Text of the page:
Rheumatoid arthritis is an autoimmune disease that leads to chronic inflammation of the joints. It is often characterized by periods of disease flares and remissions. This disease mostly begins between the ages 30 to 50.

Mostly women are affected by this disease. In America, more than 1.3 million people are suffering from rheumatoid arthritis. Rheumatoid arthritis mostly affects small joints in the feet and hands. They can even affect your organs like skin, lungs or eyes as well.

In Rheumatoid arthritis, several joints are often affected in a symmetrical pattern. Chronic inflammation of rheumatoid arthritis can result in permanent joint destruction.

Look at the causes, symptoms, and treatment of rheumatoid arthritis.

Symptoms of Rheumatoid Arthritis

It is a chronic disease with symptoms like:

  • Joint pain
  • Fever
  • Polyarthritis
  • Loss of range of motion
  • Swollen joints
  • Limping
  • Fatigue
  • Stiff joints
  • Joint redness
  • Tender joints
  • Joint warmth
  • Joint deformity
  • Anemia
  • Loss of appetite


The real cause of rheumatoid arthritis is still unknown. They know what factors trigger rheumatoid arthritis but the exact trigger is unknown. There are some suspicions that infectious agents like bacteria, virus, and fungi are the cause. This is still not proven but there is an active research going on. It is believed that rheumatoid arthritis has the tendency of being inherited genetically.

Moreover, there are some genes that are identified to increase the risk of rheumatoid arthritis. It is believed that specific factors or infections may trigger the activation of the immune system. The misdirected immune system attacks the tissue of the body. This causes inflammation in the joints and some organs.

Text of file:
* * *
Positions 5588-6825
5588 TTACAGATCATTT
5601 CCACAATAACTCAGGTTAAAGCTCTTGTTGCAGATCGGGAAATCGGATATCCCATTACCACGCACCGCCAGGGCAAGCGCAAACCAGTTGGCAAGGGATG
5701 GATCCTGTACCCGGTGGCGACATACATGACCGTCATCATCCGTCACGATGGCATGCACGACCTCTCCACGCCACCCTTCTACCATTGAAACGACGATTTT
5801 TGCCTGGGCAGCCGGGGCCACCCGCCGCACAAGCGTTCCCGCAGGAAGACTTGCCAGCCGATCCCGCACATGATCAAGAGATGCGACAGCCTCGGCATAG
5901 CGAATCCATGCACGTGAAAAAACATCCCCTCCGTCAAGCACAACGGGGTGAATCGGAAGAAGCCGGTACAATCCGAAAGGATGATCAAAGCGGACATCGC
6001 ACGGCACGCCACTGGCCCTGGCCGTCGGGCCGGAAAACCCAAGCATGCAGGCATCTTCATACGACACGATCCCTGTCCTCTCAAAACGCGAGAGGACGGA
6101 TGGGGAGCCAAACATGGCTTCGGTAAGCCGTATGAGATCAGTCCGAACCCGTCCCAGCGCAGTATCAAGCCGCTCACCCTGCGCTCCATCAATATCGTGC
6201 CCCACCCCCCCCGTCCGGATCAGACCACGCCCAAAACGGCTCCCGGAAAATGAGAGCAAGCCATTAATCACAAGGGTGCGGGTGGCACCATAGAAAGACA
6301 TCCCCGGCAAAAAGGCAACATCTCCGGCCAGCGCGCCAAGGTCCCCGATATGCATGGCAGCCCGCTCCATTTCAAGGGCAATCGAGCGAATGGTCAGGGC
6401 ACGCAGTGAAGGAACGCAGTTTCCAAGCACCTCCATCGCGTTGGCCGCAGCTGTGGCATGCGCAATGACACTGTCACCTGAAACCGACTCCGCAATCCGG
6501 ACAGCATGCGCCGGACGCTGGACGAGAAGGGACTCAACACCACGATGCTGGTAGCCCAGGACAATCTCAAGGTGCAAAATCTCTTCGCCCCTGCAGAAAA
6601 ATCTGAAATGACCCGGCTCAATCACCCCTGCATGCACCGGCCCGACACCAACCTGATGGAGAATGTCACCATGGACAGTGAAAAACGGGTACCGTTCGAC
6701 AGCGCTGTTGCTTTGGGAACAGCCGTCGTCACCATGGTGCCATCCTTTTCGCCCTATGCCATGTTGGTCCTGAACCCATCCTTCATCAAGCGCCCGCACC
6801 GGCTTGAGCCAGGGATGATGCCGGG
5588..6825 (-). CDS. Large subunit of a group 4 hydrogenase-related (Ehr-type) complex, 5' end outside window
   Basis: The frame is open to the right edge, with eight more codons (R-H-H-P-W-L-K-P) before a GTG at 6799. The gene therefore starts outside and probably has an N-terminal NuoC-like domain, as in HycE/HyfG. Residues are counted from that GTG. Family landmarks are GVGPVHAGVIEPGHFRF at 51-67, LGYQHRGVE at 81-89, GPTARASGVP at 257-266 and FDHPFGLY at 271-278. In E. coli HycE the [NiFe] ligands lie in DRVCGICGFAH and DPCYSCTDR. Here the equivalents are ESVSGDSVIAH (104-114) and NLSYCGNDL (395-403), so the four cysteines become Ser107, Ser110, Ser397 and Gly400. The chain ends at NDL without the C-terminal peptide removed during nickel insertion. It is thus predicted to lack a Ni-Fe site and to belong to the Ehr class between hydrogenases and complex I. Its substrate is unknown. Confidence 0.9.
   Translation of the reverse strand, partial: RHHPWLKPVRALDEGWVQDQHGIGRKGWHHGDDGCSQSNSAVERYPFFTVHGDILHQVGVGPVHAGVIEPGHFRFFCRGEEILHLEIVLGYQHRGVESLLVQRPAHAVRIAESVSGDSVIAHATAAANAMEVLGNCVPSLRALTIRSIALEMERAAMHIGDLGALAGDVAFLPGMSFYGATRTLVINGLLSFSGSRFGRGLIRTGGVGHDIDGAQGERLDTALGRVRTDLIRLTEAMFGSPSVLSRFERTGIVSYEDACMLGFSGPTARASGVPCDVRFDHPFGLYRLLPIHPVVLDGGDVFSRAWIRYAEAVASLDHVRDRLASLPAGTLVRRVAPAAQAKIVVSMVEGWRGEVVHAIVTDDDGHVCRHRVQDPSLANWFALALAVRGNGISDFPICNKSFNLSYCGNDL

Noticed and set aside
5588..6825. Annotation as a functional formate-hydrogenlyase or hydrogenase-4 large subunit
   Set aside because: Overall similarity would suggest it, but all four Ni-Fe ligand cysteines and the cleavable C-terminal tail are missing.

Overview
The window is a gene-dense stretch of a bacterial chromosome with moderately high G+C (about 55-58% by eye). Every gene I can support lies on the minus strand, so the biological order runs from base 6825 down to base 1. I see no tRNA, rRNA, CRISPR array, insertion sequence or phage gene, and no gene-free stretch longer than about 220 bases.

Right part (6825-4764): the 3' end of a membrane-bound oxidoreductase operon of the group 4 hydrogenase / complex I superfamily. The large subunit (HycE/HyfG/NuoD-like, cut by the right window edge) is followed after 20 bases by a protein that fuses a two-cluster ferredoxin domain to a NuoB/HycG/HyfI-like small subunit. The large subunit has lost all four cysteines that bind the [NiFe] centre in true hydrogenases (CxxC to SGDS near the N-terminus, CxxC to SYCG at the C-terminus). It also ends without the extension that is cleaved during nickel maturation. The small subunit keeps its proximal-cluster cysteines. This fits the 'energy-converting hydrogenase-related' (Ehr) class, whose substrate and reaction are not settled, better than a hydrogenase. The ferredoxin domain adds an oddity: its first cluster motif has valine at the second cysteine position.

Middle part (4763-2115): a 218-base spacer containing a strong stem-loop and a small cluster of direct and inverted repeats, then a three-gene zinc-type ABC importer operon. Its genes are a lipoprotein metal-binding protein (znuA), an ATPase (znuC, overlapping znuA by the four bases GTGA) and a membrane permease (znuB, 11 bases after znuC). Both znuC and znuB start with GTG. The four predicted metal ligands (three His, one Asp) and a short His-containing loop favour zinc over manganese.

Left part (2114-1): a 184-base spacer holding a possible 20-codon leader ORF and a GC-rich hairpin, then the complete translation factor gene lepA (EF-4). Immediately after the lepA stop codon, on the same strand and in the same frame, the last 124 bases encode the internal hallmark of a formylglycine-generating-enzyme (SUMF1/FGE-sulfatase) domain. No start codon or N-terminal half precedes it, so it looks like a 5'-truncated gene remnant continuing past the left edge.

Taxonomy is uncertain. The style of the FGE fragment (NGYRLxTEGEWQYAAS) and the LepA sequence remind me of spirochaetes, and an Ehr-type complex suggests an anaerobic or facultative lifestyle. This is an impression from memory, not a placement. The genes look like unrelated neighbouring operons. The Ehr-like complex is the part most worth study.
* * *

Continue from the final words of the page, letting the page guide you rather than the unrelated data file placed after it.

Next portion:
Some scientists believe smoking tobacco, exposure to silica material or chronic periodontal disease increases the risk. Some theories state that gut bacteria can cause rheumatoid arthritis. But it is not proven.


The medication will be recommended by your doctor depending on the severity of your symptoms. Some of the medications are:

Non-steroidal Anti-inflammatory Drugs (NSAIDs)

NSAIDs are great for relieving pain and reduce inflammation. Over the counter, NSAIDs contains Ibuprofen and naproxen sodium.


Corticosteroid medications are useful in decreasing the inflammation and pain, they are helpful in slowing down the joint damage. They are usually offered to relieve the acute symptoms with gradually reducing the medication.

Disease-modifying Antirheumatic drugs (DMARDs)

They can help in slowing down the progression of rheumatoid arthritis. They can save the joints and tissues from permanent damage. Some to the DMARDs include methotrexate, hydroxychloroquine, leflunomide, and sulfasalazine.

Biologic Agents

They are a newer type of DMARDs that comprises of abatacept, anakinra, golimumab, and rituximab. They can target the parts of the immune system that activates the inflammation causing joint and tissue damage.


There is no cure for rheumatoid arthritis. The treatment of rheumatoid arthritis includes reducing joint inflammation, pain, and joint destruction. If aggressive management is used, it can improve the function and stop the joint damage. Optimal rheumatoid arthritis treatment includes:

  • A combination of medication
  • Rest
  • Exercises for strengthening joints.

The treatment of rheumatoid arthritis is successful when there is close cooperation between you and your doctor.

DISCLAIMER: The medical information on this site is provided as an information resource only, and is not to be used or relied on for any diagnostic or treatment purposes. This information is not intended to be patient education, does not create any patient-physician relationship, and should not be used as a substitute for professional diagnosis and treatment.